People sometimes have the proverbial moment of clarity, and they realize that they should take action and put an estate plan in place.
Estate planning is absolutely essential for all responsible adults, but you should also take the eventualities of aging into consideration when you are looking ahead toward the future.
One of the eventualities of aging is the possible need for living assistance. If you are reasonably confident that you will live to the age of 65 as most of us are you should be aware of the fact that most people who reach this age will someday need living assistance.
Given this probability it is rather cavalier to go through life without asking yourself how you will pay for long-term care.
Medicare doesn’t pay for long-term care. It will only pay for up to 100 days of convalescent care after surgery.
Nursing home expenses are exorbitant, and assisted-living communities are quite expensive as well.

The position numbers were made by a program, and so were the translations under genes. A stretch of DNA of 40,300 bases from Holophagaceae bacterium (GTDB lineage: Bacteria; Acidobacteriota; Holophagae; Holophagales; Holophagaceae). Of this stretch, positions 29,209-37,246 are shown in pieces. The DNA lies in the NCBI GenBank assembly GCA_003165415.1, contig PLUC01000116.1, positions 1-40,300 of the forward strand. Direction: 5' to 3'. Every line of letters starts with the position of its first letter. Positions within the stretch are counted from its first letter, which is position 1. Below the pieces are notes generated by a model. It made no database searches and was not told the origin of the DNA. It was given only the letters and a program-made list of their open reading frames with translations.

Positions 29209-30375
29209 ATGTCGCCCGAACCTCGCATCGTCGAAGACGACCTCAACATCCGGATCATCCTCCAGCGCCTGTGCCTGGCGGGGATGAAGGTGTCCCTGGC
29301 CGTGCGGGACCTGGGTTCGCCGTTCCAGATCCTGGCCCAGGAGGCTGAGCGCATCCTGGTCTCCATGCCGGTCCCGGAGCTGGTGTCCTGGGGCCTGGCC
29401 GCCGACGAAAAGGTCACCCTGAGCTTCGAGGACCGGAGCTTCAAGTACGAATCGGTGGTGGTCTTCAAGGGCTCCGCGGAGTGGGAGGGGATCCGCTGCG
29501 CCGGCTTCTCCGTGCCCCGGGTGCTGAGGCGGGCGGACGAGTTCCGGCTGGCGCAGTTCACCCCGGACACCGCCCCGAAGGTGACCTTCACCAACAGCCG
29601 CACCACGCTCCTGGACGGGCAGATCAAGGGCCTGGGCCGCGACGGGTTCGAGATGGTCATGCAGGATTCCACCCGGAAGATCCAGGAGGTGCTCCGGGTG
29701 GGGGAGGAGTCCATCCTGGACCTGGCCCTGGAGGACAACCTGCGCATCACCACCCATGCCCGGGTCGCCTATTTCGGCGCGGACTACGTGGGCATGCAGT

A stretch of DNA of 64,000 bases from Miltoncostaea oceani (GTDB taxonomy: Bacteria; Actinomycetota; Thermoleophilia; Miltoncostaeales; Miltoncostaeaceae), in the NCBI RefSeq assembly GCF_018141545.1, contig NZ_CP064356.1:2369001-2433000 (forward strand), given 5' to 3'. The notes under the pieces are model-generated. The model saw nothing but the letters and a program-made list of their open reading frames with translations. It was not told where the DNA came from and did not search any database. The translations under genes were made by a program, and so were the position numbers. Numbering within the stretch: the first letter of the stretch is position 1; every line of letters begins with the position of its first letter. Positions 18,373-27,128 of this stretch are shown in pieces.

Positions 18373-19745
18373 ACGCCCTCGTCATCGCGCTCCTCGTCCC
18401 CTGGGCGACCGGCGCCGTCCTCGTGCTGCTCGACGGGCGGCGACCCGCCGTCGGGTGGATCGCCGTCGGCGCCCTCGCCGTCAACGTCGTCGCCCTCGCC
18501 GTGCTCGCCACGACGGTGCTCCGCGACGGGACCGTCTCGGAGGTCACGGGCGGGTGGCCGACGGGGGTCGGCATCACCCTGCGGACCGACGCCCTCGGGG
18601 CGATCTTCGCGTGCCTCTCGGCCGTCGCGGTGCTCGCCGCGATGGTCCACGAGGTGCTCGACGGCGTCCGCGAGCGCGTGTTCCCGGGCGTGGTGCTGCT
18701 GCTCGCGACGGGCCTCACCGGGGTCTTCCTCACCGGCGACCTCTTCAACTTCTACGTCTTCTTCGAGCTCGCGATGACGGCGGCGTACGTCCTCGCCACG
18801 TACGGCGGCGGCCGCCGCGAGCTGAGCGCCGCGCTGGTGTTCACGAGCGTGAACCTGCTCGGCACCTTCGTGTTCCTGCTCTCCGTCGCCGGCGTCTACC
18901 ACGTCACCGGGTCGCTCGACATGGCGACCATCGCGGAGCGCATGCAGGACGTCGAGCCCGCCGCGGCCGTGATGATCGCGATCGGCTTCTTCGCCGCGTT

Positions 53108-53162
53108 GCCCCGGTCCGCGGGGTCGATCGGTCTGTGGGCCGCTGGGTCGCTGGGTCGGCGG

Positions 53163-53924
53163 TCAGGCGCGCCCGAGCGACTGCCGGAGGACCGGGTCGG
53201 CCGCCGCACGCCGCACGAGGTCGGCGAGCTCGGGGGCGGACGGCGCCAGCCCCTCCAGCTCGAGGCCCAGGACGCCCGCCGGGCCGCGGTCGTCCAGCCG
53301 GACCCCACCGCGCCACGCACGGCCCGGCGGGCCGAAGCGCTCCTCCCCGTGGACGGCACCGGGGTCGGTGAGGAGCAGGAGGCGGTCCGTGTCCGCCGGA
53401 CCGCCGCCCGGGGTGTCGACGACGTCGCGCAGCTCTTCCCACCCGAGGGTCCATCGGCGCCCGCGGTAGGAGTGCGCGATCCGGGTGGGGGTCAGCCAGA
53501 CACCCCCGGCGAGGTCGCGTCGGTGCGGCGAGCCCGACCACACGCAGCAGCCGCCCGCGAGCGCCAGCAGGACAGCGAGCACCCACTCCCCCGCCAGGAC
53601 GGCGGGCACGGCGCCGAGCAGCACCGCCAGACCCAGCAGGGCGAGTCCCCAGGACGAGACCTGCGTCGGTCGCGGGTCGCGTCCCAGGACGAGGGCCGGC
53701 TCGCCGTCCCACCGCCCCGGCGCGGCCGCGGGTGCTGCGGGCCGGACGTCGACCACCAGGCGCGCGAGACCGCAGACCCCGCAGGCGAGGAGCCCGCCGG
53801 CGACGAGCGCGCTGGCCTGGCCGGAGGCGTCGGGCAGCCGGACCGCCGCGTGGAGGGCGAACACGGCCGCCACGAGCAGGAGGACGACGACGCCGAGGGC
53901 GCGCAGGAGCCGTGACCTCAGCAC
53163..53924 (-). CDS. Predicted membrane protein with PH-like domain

Incapacity planning is also important. According to the United States Census Bureau between 2000 and 2010 the fastest growing ten-year age grouping was the group between the ages of 85 and 94. Clearly, people who reach such an advanced age often become unable to make their own decisions.
This is especially true because of the widespread nature of Alzheimer’s disease, which strikes about 45% of the oldest old.
The intelligent approaches is to view estate planning from a holistic perspective that includes these contingencies that you may face as a senior citizen. If you discuss everything with a licensed estate planning lawyer you can put a comprehensive plan in place that covers all of your bases.
- How to Maximize the Benefits of Charitable Gifting in Your Estate Plan - February 14, 2024
- 2024 Medicaid Guidelines for New York Seniors - February 7, 2024
- Young Adults and the Importance of Estate Planning - January 31, 2024